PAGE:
Strongly disagree with that, as becomes clearer if you look at a better example than M5 J30. A few reasons: First is junctions with long-distance routes may well not mention the junction's location as a destination, even if the junction is in the middle of a primary destination itself. Secondly the location of the junction tells you something quite different about the junction that its destination list, each are useful, encyclopedic facts in their own right. Prime example of this is M5 Junction 15 - if that article didn't mention the word "Almondsbury" it would be missing significant information. That's despite fact Almondsbury is not signposted on any motorway, nor does the junction have anything to do with the local council. The location of the junction different to the junction's destinations and just as ignoring the destinations and only showing the location is missing key info, the reverse is true too.--Nilfanion (talk) 10:19, 5 April 2013 (UTC)
While you are welcome to propose a change in {{Coord}}'s output on its talk page, (have you ever done so?), there is no need to do so. Further, its visual appearance is configurable in your user CSS, if it offends you. Andy Mabbett (Pigsonthewing); Talk to Andy; Andy's edits 17:13, 4 April 2013 (UTC)
To date I have not had the need to do so, but if the RJLUK set of templates is to be accepted, I might well do so. Meanwhile I have written an additional template in that family of template which, at the moment, does nothing more than streamline the current input. If a change is proposed and accepted, then we would only need to change the template and the changes woudl riupple through across the whole system. Martinvl (talk) 18:07, 4 April 2013 (UTC)

Direction-specific information[edit]

As a though, if we want to reduce the clutter, may I suggest the use of arrows for destinations that are signposted in one direction only. For example, for J5, we use

A38 Droitwich, Bromsgrove— Preceding unsigned comment added by Martinvl (talkcontribs)
As far as I can tell, that doesn't help - rather it introduces more clutter: The meaning of the downward/upward arrows may be plain to you, but needs an explanatory note, especially when the arrow may not match the cardinal direction. Adding (Northbound only) is equivalent, self-explanatory but is more wordy. I'm not convinced of the value anyway: Sure the advance signs are different, but when you get on the slips the signs tell you to go west at the roundabouts to Droitwich and east to Bromsgrove, regardless of which carriageway you just left.
I'm also concerned that such a note could be misinterpreted. J5 destinations = "Droitwich, Bromsgrove (Northbound only)" appears to suggest Bromsgrove is only accessible Northbound not Bromsgrovw is only signposted Northbound.--Nilfanion (talk) 10:31, 5 April 2013 (UTC)
This brings us back to the original discussion of a few years ago - UK JRLs listed the exact signs displayed on the motorways (as is currently the case) at the expense of location information - the editors of the US RJLs preferred to emphasise location at the expense of conformance to the actual road signs (a computer screen is not wide enough to accomodate both). I, amongst others, have been an advocate of each country's editors deciding for themselves what is appropriate for their own country, others however advocate a "one-size-fits-all" approach. There has been deadlock ever since. Martinvl (talk) 12:56, 5 April 2013 (UTC)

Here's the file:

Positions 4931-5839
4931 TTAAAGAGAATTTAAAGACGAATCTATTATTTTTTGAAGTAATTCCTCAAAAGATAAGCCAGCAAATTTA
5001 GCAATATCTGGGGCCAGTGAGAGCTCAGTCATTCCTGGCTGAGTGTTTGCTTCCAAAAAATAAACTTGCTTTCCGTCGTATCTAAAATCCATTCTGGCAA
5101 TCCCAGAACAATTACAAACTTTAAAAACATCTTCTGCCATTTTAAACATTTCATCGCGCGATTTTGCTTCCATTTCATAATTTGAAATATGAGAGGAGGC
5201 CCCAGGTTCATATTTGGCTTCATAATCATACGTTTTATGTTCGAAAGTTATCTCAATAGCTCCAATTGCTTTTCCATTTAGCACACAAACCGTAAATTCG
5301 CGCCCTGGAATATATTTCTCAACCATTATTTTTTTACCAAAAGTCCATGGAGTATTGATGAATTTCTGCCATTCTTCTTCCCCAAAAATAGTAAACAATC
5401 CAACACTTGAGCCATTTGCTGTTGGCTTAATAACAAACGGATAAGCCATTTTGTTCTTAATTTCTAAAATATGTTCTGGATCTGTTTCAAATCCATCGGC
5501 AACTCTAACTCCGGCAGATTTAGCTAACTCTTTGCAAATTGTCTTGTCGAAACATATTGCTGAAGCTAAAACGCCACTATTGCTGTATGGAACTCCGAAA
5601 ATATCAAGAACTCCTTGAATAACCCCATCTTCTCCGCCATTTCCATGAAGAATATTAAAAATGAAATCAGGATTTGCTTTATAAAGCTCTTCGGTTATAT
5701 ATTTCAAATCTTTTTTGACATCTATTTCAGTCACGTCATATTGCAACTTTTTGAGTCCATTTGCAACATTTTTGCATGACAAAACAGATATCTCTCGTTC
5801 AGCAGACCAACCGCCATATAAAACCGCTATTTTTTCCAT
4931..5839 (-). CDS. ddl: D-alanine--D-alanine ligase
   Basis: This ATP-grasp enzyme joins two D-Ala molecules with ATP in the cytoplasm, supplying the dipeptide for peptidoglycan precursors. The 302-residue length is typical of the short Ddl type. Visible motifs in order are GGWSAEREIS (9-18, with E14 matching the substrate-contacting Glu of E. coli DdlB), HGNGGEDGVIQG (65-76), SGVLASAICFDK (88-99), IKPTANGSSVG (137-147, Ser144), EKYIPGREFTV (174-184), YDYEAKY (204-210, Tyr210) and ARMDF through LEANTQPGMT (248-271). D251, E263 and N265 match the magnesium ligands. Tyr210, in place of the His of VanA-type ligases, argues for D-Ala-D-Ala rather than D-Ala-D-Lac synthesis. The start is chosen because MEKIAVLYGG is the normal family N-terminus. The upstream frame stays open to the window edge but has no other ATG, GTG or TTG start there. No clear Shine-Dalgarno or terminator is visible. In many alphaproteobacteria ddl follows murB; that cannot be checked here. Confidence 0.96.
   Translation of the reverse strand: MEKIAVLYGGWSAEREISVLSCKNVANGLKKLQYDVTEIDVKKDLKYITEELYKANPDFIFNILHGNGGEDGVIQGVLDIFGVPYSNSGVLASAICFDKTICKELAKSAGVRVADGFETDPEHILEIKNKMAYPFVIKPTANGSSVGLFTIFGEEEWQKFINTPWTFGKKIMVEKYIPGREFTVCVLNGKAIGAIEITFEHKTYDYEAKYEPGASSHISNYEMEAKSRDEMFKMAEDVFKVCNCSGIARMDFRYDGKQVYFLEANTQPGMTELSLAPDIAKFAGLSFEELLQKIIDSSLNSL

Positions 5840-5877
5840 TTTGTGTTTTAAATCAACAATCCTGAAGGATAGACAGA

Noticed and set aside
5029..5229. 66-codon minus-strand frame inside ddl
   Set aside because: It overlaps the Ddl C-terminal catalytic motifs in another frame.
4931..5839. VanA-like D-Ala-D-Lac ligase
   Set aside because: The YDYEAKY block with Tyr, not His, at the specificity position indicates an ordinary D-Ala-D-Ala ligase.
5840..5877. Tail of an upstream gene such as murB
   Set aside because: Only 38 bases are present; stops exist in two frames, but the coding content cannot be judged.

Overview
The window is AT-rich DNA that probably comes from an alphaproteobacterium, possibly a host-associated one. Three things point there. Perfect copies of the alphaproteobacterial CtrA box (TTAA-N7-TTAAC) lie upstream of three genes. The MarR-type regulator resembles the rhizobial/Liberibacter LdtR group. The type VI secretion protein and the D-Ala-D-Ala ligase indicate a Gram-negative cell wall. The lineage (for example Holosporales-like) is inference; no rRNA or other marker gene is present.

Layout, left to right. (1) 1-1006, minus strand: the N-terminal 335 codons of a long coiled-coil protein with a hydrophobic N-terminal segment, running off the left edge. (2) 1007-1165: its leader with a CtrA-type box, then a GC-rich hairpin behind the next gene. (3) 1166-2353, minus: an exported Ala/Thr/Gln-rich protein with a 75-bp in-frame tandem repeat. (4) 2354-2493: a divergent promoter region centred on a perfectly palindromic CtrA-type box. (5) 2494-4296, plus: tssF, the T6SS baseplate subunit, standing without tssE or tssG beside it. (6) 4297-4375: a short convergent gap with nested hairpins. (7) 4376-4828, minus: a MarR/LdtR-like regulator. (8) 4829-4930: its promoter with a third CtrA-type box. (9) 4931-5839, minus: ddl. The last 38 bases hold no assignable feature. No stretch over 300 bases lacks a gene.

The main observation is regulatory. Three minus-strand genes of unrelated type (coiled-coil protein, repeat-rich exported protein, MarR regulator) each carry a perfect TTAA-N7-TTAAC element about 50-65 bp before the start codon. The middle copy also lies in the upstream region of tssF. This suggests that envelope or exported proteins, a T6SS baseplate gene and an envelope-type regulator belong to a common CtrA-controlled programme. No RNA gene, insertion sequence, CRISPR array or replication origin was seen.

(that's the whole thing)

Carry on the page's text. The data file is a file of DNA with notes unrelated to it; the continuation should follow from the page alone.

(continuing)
And the more I think about it the more uneasy I get with the existing reliance on advance direction signs and the two carriageway method. Its which roads/places are accessible from a junction that matter, not what is on the signs. The info on those signs is a guide, but its not exactly the same set of data.
A prime example of this on the M5 is junction 7, where all 4 slips terminate on a single roundabout with the A40 and the B4084. The B road is a much less important route, so its not mentioned on the motorway's advance signs, but nonetheless it meets the M5 at the junction. Its surely encyclopedic to note which classified roads meet a motorway at a junction, and where they go to.
If you step back and think, having two distinct sets of destinations is very easy to misinterpret. On the basis of Version 1a, a reader could naturally assume Evesham is accessible from the Northbound M5, but not from the Southbound M5. That source of confusion needs addressing somehow. As far as I can tell the destinations from both carriageways are identical, unless its a limited access junction. Given that I don't see much point in maintaining separate lists.--Nilfanion (talk) 21:26, 5 April 2013 (UTC)
If you look at Junctions 6 and 7 together, you will see that Evesham lies between the two, signposted from J6 on the southbound carriageway and from Junnction 7 on the northbound carriageway. Re your comment on teh B4084, how do you define which localities are notable and which are not. If there are no strict rules, you will end up with monster lists as everybody adds in their own favourite town that can be accessed from that junction. For example, should we add Sandhurst, Blackwater, Camberley, Frimley, Farmborough, Aldershot and Farnham as being accessible from Junction 4 of the M3 (which is not too far from wher I live)? If not, how do we trim the list and why? Sticking to just the localities on the exits signs provides a clear criteria for inclusion.Martinvl (talk) 06:02, 6 April 2013 (UTC)
The problem here is you are binding yourself to a single source of information - advance direction signs - when there are plenty of other sources (eg signs within the junction complex). Evesham isn't signposted from J7 southbound because its entirely stupid to use J7 to get there (you'd already have left at J6), but it is still a destination accessible from J7 Southbound and is signposted in the junction complex. Ditto Pershore. You don't need strict rules for inclusion to generate a functional list - you wouldn't list all the primary destinations along the M4 at J15 for instance.--Nilfanion (talk) 11:10, 6 April 2013 (UTC)
Are you advocating a free-for-all. Which of the following seven towns would you include at J4 on the M3: Farnborough (57,147), Aldershot (33,840), Farnham (38,000), Camberley (30,155), Sandhurst (20,803), Ash (17,549), Frimley (12,739). For the record, the A&E is at Frimley while the Royal Military Academy Sandhurst is at Sandhurst.